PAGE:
Bitcoin Cash (BCH), Cryptocurrency, Hard Forks–While Bitcoin Cash investors have been the undeniable benefactors of the upcoming hard fork for the currency, the long term ramifications may come back to haunt growth and adoption.
Nov. 15 marks a branching point for BCH, an event that will result in the creation of two distinct currencies. While BCH is in itself a fork of the original Bitcoin, first released on the market last August, the currency is drawing renewed concerns over the long-term viability of ongoing contentious hard forks.
On Nov. 10, EWN reported that cryptocurrency payment processor BitPay joined the growing list of companies–including Binance and Coinbase–to announce support for only one-half of the upcoming fork. Called Bitcoin ABC, the main implementation of the currency BCH software is being favored by payment processors and crypto exchanges for its continuation of the blockchain technology, compared to the upcoming newcomer of Bitcoin SV. While investors who keep their coins off-exchange will be able to duplicate their holding following the fork, Bitcoin SV is in danger of falling through the cracks of support post-launch if few exchanges integrate the currency for trade. The end result could be confusion for the investment base and an unnecessary pumping in price for the fourth largest cryptocurrency by market capitalization–factors that hold the potential to harm the image of cryptocurrency to mainstream adopters.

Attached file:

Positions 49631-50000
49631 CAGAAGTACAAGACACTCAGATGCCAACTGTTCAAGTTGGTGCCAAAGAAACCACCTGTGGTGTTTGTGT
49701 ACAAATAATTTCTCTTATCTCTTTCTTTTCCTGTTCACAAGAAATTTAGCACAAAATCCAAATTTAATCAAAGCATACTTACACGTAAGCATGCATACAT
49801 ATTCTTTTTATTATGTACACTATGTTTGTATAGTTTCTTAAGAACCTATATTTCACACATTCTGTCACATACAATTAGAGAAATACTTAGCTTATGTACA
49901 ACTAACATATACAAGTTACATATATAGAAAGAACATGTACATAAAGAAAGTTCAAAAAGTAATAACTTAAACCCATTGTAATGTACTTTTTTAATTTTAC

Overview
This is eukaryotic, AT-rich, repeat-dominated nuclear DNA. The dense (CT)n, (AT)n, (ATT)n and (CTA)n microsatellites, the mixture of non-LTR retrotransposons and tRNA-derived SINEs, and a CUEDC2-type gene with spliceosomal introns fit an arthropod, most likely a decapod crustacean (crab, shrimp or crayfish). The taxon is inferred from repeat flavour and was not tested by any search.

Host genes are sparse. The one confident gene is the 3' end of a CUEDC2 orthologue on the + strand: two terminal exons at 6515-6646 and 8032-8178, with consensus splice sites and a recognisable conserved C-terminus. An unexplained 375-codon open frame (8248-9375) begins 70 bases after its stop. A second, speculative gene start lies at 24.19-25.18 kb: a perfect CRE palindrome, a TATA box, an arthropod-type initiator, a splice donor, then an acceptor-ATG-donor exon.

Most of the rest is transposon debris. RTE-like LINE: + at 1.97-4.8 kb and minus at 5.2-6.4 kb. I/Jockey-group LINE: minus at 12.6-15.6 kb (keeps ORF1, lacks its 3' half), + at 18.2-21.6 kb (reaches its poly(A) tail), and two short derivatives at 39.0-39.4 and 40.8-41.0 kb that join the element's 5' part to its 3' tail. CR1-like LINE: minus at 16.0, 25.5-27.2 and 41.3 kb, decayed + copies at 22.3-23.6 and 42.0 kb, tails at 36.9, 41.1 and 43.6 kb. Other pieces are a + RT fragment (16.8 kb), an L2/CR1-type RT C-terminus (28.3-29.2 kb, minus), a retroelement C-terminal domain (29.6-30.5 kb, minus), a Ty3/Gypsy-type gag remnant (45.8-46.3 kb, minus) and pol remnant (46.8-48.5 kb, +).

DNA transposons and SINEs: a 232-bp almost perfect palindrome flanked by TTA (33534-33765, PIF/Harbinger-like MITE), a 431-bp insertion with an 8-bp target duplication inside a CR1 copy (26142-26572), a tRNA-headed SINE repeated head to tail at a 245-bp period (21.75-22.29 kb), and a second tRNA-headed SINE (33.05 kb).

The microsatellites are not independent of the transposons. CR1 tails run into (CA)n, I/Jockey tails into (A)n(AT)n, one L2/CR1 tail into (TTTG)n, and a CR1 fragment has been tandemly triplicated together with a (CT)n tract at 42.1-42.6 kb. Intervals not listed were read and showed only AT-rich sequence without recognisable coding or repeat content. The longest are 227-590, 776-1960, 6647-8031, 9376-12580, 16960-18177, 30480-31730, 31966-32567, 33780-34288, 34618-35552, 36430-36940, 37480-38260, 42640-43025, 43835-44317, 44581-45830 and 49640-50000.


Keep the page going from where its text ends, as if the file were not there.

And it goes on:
Cryptocurrency Hard Forks represent one of the more interesting, albeit complex, aspects to the industry. On one hand, they offer an undeniable free market solution to the issue of development control in direction. If a group disagrees with the production or methods of a coin’s development, they are free to fork the coin and promote their own agenda. Whether the forked coin gains traction or becomes a viable asset on exchanges is entirely up to the market decide–primarily through support with their investment choices.
However, Forks also present one of the more contentious and damaging aspects of cryptocurrency, particularly to a general public that is already confused enough by the prospect of crypto trading and adoption. For one, the unearned “creation” of new coins following a fork flies in the face of the message of scarcity that is continually promoted through Bitcoin’s twenty-one million coin supply. Being able to craft nearly identical coins out of the ether is a tough sell to new investors who are also being pushed on the message of currencies that cannot be manipulated by third parties.
The common counter to excessive Bitcoin price volatility has also been the long-term scarcity of the coin, in addition to the inability to erode the value through central bank minting as is the case with traditional fiat. Forks throw a wrench in that image, even if the underlying function is more practical. However, in the case of the upcoming Bitcoin Cash fork, the pumping value of BCH is almost entirely tied to greedy investors looking to capitalize on creation of new coins following the fork It also creates a line of dissension in the community, as figures like Roger Ver and Craig Wright wage open and vitriolic debates promoting their particular branch.
For the time being, hard forks are going to continue making up a component of cryptocurrency that will benefit few while disrupting many, largely in the pursuit of short term gains.